Why are maps and reports created?
One of the main activities of SpeedUp Group is investing in software or other technological solutions related to changes that are taking place in the way we produce and consume energy. This industry, especially in Poland, is relatively young, poorly integrated and not well understood.
– We want to be an investment leader in this area, so it is absolutely in our interest to know the whole market and all its players. This is a completely different market than “Internet startups” – here everyone knows each other, there are dozens, if not hundreds of small and large events where people meet, network and clash their ideas – says Bartłomiej Gola, General Partner of SpeedUp Group and SpeedUp Energy Innovation. – On the market of “energy startups” this does not exist yet. The map is to be the beginning of environment integration, one of the tools to network the whole environment.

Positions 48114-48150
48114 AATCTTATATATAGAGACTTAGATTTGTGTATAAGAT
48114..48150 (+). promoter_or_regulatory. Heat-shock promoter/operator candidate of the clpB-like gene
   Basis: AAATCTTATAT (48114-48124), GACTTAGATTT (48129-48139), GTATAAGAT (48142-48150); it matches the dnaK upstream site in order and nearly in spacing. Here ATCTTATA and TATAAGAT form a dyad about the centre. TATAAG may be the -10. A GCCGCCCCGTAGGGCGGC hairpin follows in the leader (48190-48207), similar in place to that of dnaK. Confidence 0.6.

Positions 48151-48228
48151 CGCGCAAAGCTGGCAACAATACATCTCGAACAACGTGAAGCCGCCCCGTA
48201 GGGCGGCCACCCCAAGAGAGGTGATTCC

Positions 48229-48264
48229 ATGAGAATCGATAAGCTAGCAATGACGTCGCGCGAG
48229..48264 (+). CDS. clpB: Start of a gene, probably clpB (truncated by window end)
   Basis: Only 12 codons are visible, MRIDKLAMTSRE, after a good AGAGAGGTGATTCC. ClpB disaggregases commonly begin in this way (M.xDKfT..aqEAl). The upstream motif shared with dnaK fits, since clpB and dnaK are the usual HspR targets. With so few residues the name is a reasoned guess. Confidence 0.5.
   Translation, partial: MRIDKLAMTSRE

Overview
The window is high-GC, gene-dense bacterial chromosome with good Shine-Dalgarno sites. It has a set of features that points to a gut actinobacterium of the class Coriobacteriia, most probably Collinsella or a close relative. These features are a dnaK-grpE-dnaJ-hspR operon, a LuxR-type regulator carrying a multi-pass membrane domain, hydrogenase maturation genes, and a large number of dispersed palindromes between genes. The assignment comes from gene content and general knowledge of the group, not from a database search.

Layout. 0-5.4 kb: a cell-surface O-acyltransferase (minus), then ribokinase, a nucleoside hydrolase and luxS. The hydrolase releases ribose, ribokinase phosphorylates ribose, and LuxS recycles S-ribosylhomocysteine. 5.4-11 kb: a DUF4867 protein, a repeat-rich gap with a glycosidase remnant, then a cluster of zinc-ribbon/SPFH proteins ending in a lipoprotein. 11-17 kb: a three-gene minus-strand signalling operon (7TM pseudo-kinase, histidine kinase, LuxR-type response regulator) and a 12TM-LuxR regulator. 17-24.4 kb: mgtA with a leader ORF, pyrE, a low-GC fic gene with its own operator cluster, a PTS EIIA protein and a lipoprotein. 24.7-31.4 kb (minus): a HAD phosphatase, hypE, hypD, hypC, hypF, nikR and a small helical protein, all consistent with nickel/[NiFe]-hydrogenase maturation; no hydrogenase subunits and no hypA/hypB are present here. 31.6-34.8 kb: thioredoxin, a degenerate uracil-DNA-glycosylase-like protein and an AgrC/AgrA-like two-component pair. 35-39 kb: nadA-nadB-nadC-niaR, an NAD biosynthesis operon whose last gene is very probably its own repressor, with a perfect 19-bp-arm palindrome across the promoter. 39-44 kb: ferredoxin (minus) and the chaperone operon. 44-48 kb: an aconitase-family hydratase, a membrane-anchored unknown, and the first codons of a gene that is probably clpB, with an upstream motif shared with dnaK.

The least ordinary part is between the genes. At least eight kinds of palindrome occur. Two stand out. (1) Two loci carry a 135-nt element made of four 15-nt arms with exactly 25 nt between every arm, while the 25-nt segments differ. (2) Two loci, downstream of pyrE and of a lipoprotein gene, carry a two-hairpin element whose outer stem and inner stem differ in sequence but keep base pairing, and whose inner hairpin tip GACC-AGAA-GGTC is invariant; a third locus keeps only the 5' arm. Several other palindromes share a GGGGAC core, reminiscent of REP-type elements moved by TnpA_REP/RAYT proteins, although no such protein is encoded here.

Industry 4.0 Innovation Radar was created to give entrepreneurs a ready-made “phone book” with contact details of young, proven companies with an offer for the industry.
– We thought that the market leaders – global manufacturers of industrial robots, IT systems, sensors and instrumentation – have already reached potential customers with their offer. Of course we respect and value their achievements, but at the same time we believe that we have a very competitive, developing ecosystem of solutions for industry in Poland. Unfortunately, outside the startup bubble, the visibility of smaller companies is traceable – their reach and effectiveness cannot compare to marketing resources available to global giants – says Bartosz Józefowski, deputy director for Industry 4.0 at the Kraków Technology Park.